Daniel J. Smith
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More on Recent Evidence on the Effects of Minimum Wages in the United States — by David Neumark, J.M. Ian Salas, William Wascher feedlyPosted: October 27, 2014
A central issue in estimating the employment effects of minimum wages is the appropriate comparison group for states (or other regions) that adopt or increase the minimum wage. In recent research, Dube et al. (2010) and Allegretto et al. (2011) argue that past U.S. research is flawed because it does not restrict comparison areas to those that are geographically proximate and fails to control for changes in low-skill labor markets that are correlated with minimum wage increases. They argue that using “local controls” establishes that higher minimum wages do not reduce employment of less-skilled workers. In Neumark et al. (2014), we present evidence that their methods fail to isolate more reliable identifying information and lead to incorrect conclusions. Moreover, for subsets of treatment groups where the identifying variation they use is supported by the data, the evidence is consistent with past findings of disemployment effects. Allegretto et al. (2013) have challenged our conclusions, continuing the debate regarding some key issues regarding choosing comparison groups for estimating minimum wage effects. We explain these issues and evaluate the evidence. In general, we find little basis for their analyses and conclusions, and argue that the best evidence still points to job loss from minimum wages for very low-skilled workers – in particular, for teens.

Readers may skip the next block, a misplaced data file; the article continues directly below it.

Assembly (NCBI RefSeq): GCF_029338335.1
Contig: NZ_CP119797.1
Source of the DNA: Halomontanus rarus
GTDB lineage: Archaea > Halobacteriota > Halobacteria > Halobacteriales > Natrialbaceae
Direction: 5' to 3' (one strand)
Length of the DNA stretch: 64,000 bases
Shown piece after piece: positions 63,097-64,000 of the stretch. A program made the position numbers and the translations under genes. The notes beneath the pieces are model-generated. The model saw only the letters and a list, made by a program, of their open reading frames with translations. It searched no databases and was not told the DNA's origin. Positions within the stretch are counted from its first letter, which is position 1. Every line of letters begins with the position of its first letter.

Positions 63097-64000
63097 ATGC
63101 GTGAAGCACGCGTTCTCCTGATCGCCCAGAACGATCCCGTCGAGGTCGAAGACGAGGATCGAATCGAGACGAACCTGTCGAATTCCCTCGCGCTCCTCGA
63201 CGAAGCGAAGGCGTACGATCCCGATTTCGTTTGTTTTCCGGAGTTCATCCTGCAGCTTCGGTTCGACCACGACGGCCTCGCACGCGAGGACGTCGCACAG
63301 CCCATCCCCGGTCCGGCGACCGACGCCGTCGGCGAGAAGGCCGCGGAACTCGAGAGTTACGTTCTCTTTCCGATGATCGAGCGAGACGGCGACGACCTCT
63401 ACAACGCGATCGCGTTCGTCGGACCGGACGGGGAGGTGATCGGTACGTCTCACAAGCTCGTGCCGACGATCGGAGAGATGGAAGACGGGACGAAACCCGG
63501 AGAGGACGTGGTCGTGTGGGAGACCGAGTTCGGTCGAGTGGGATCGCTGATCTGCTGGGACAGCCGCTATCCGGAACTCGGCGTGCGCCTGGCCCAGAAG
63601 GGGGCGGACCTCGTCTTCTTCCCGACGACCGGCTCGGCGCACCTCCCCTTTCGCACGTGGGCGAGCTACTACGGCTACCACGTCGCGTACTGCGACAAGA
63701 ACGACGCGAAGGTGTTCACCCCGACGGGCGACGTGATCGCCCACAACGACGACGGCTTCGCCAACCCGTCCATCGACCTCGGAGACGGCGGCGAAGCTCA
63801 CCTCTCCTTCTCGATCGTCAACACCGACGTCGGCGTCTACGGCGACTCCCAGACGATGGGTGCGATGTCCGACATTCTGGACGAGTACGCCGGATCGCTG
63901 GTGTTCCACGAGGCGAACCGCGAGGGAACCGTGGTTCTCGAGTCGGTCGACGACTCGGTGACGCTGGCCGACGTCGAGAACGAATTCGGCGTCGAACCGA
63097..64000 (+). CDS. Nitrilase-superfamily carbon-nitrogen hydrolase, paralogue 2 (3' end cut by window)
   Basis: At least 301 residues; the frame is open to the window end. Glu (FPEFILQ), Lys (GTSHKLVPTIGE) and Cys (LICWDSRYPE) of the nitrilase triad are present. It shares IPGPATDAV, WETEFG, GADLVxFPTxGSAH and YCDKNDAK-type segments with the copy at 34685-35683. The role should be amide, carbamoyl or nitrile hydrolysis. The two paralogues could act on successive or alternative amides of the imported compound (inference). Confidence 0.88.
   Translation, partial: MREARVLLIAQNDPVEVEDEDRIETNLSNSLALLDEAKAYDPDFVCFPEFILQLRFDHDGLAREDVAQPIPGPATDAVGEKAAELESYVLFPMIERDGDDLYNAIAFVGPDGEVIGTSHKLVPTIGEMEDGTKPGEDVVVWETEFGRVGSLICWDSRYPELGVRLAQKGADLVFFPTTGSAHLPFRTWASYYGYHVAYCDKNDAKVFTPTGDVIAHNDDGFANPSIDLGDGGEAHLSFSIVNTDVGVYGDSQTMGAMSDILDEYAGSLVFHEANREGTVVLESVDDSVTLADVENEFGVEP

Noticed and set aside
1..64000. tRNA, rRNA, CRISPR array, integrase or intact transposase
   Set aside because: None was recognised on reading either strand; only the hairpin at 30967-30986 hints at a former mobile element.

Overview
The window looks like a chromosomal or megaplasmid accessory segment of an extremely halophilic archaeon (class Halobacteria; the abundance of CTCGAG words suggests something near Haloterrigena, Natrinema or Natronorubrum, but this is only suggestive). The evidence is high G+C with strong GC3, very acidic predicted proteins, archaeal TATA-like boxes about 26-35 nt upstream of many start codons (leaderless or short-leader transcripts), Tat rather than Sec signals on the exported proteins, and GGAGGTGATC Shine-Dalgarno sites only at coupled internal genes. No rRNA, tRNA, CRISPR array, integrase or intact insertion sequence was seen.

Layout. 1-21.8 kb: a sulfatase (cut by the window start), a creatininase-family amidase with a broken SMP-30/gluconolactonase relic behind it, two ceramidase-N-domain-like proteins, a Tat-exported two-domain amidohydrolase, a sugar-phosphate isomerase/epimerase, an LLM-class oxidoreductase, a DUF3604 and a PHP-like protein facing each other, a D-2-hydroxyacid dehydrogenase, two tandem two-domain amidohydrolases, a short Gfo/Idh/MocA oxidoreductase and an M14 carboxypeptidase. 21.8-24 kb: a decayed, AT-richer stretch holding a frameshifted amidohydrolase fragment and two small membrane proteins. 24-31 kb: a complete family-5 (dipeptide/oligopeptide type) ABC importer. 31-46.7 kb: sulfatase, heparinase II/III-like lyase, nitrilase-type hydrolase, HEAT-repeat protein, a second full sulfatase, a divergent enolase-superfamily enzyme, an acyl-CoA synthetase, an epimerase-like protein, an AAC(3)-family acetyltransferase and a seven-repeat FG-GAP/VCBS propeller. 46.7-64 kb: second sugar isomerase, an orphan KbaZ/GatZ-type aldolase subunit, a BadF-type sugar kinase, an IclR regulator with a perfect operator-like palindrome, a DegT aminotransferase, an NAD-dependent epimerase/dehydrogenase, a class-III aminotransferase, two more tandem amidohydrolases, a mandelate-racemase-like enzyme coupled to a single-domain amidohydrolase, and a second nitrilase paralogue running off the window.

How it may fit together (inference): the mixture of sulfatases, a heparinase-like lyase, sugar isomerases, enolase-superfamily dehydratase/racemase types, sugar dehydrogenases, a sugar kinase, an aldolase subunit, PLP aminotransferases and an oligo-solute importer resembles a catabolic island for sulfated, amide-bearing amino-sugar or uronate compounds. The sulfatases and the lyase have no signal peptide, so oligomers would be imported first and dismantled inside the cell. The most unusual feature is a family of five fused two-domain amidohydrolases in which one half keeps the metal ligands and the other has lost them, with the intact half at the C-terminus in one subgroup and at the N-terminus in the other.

In this video for Prager University, EconLog’s David Henderson does a splendid job explaining that minimum-wage legislation harms the very people its well-meaning proponents mean to help.
Of course, not all of its proponents are well-meaning. As David explains in a section of his 2002 book, The Joy of Freedom, some minimum-age proponents are rent-seekers who profit unjustly when government prevents competitors from under-pricing them.
“The Hard-Won Beauty of Entrepreneurship” was originally released on October 23, 2014. The original write-up is below:
Starting a business involves massive emotional and financial risks. Why do it?
“It’s all about writing your own script, controlling your destiny,” says Chris Viligante, owner and founder of Vigilante Coffee, a roasting house and wholesale bean business based in Maryland. Reason TV reached out to Chris and a few other local millenial-aged entrepeneurs to figure out what motivates them.
The answer we got was different from those offered in popular politics. For these entrepeneurs, their job is a vital source of spiritual satisfaction. They’ve aligned what they love doing with what the world is willing to pay for. And they’re authoring their own lives. As Nick Wiseman, owner of DGS Delicatessen, puts it: “This is my opportunity to actually make an imprint and do something that’s my own.”
Watch the full video above, or click below for downloadable versions. And subscribe to Reason TV’s YouTube channel for daily content like this.
Run time: About 4 minutes.
Directed and hosted by Rob Montz. Camera by Todd Krainin.